Alzheimer Society of Nova Scotia

Posts Tagged ‘Sarah L.’

YOU, being a BOLD fundraiser

In Uncategorized on January 21, 2014 at 2:49 pm

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Recently I started studying for my Certified Fund Raising Executive (CFRE) exam. The first book I chose to read from the reading list was from Tom Ahern, a fundraising consultant and speaker that I admire. Immediately the following passage stood out to me:

“Being bold is better than being bland. Bland doesn’t get attention.”

I thought, what a great way to start 2014.

Each year the fund development department at the Alzheimer Society of Nova Scotia starts January by picking what we want to focus on/improve on over the next 12 months (not sure why we go calendar year not fiscal). YOU can read about our past declarations here.

This year I am challenging us (even the new co-op student) to be BOLD. I am emphasizing the bold wherever I can. I even created the above sheets for them when I presented it. I am happy to say that I have seen it up on their bulletin boards ever since, a daily reminder of what we as a team aspire to.

So how do I think we and YOU can be Bold in 2014?

– Not settling. Too often I have heard people say, “It’s the same thank you letter as last year, just changed the date.” No. If nothing has changed in a year, YOU need to focus on more than just that letter.

– Respect that your charity has a brand and that it needs to be respected. YOU do great work in the community, be proud to tell others about how your community is being positively affected – it’s not bragging, I promise!

– Try new things. Some may say “think outside the box” and others may say “there is no box!” Which ever your philosophical leanings, try new things in 2014. Something I saw that I liked, was from Children’s Wish, who asked workplaces to hold an office “Ugly Christmas Sweater Party” to raise funds. I am sure when a fundraiser first brought it up, co-workers may not have been on board right away, but look at what they have been able to achieve with that one new thing.

Boldness. It’s what we’re doing in 2014. What about YOU?

YOU, the fundraiser with a Giving Tuesday “Sugar Rush”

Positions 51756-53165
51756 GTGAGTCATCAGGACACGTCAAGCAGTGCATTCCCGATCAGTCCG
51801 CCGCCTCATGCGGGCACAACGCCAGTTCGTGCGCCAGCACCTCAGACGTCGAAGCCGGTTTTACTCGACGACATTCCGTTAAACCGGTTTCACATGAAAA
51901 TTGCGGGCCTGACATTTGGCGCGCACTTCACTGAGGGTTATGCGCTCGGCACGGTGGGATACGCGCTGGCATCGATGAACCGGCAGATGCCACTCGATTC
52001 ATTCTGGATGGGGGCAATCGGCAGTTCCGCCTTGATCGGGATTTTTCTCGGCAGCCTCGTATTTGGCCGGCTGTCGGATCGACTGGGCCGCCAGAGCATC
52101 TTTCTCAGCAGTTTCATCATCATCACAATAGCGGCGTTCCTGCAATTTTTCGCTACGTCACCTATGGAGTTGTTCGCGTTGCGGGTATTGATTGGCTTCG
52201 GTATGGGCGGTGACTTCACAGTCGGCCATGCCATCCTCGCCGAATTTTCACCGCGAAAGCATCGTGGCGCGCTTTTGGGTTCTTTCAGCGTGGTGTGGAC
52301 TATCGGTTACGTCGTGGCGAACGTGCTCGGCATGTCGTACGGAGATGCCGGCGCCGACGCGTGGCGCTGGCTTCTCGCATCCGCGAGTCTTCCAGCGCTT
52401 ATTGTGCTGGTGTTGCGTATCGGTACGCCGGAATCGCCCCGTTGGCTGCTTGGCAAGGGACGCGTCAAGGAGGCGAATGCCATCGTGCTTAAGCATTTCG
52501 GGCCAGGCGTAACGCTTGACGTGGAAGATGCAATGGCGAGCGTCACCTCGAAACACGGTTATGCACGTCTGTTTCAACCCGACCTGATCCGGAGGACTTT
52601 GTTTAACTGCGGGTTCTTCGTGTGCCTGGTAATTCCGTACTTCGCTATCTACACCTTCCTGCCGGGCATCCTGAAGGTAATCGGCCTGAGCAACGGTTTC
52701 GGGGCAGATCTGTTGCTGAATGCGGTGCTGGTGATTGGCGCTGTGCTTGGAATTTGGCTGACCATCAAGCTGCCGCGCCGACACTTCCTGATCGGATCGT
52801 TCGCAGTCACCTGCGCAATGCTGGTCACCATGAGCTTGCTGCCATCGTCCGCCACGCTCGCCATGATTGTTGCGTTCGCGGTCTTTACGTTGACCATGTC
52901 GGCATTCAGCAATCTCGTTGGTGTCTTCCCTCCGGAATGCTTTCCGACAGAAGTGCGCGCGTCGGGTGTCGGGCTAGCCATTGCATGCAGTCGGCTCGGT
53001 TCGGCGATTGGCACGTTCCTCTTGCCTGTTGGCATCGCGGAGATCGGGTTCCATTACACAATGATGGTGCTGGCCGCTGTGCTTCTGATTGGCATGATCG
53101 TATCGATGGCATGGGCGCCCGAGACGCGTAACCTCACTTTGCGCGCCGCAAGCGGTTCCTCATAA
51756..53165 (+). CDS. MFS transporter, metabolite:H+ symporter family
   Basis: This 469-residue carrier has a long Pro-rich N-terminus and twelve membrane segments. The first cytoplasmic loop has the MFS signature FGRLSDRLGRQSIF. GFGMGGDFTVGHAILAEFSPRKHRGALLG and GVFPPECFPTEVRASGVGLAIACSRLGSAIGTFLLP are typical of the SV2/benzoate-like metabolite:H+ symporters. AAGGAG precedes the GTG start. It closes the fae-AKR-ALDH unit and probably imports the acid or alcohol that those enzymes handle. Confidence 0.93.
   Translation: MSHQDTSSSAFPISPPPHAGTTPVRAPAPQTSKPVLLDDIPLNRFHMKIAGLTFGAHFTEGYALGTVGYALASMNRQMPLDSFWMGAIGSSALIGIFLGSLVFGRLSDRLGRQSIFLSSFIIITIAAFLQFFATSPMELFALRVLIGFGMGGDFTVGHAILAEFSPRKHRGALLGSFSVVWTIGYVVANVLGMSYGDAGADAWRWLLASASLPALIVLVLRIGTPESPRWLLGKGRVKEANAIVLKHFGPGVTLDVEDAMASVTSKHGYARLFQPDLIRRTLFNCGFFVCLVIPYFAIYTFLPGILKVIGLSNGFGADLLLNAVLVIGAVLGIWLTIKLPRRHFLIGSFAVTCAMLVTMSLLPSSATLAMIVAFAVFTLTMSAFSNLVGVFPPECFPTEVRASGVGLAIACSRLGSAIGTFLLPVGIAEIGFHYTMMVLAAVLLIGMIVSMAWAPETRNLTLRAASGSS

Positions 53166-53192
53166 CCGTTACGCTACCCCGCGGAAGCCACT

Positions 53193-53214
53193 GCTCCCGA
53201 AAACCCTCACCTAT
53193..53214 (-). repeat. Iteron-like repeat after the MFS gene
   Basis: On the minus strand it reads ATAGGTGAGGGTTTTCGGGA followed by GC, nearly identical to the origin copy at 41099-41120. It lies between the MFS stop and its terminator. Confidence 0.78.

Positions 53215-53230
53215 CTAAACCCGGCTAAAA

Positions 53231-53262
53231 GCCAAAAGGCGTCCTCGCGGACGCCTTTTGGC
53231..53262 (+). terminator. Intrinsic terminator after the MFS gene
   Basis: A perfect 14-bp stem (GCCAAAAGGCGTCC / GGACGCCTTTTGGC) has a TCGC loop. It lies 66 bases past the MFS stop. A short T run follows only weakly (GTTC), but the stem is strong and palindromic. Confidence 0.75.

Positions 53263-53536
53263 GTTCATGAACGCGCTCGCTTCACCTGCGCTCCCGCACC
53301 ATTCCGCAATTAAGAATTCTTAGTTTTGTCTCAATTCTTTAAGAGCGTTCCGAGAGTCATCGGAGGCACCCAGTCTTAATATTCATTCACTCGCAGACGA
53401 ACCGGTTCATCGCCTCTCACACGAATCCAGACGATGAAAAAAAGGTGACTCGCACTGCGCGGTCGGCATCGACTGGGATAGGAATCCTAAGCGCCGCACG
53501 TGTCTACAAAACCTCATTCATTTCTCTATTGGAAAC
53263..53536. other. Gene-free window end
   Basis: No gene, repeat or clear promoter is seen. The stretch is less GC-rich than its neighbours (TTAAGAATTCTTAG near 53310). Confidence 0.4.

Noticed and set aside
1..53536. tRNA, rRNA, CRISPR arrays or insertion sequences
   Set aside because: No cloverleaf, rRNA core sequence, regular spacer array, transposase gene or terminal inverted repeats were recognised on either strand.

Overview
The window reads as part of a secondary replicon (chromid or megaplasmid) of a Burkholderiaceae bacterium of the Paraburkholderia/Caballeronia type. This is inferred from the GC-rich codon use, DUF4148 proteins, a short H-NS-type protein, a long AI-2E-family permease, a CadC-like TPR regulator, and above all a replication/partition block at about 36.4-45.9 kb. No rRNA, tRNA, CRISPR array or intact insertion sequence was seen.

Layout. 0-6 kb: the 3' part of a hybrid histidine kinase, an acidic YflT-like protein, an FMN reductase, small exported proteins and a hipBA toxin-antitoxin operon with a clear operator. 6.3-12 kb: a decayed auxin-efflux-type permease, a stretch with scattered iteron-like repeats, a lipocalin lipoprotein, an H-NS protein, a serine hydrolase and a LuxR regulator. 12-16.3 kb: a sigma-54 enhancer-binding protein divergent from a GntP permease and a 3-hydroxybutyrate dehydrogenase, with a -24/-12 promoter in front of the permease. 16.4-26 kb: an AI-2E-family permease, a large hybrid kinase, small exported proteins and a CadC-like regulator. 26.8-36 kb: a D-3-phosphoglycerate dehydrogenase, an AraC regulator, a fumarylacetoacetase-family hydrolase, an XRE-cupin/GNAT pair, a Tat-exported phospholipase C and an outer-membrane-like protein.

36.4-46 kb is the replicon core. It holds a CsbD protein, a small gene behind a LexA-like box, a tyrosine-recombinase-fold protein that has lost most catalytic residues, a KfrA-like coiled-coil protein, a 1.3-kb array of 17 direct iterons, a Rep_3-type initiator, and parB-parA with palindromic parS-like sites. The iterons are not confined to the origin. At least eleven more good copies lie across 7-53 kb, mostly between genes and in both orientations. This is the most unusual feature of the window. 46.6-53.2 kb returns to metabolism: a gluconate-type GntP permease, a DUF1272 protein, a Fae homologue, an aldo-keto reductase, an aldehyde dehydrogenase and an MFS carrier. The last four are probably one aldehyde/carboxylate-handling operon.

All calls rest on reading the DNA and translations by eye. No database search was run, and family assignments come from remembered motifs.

In Uncategorized on January 14, 2014 at 2:12 pm
From givingtuesday.ca

From givingtuesday.ca

The Giving Tuesday hangover. I had seen it referenced by charities that had participated in Giving Tuesday in the States, but wasn’t quite sure what people meant. And then December 3 happened and December 4 came. I am not a fan of using “hangover” to describe our first Giving Tuesday Canada; it’s too negative a term. Instead I think of Giving Tuesday as a Sugar Rush, because of the sweetness of our supporters.

I am the Director of Fund Development for the Alzheimer Society of Nova Scotia and we signed up to participate in Canada’s first Giving Tuesday, right away. Also right away the planning began. With our team’s background in Public Relations, we used the R.A.C.E formula to plan our campaign.

R = Research.  Between the two years of strategy and data from the United States and the resources and ideas that Giving Tuesday Canada made available online, it was easy to find tactics that we could implement. For any campaign that YOU want to run, whether it be Giving Tuesday 2014 or a capital campaign, reach out online through Twitter or LinkedIn, or “Google” it, chances are someone has done something in the past and has posted resources YOU can use.

Two big items from my research really spoke to me and to the culture of our organization: a matching donor and social media ambassadors.

A = Action Planning. With these great ideas, I had to analyze what was possible, make goals and action those ideas. Giving Tuesday was a new date in our calendar which meant little time to prepare and no budget to execute.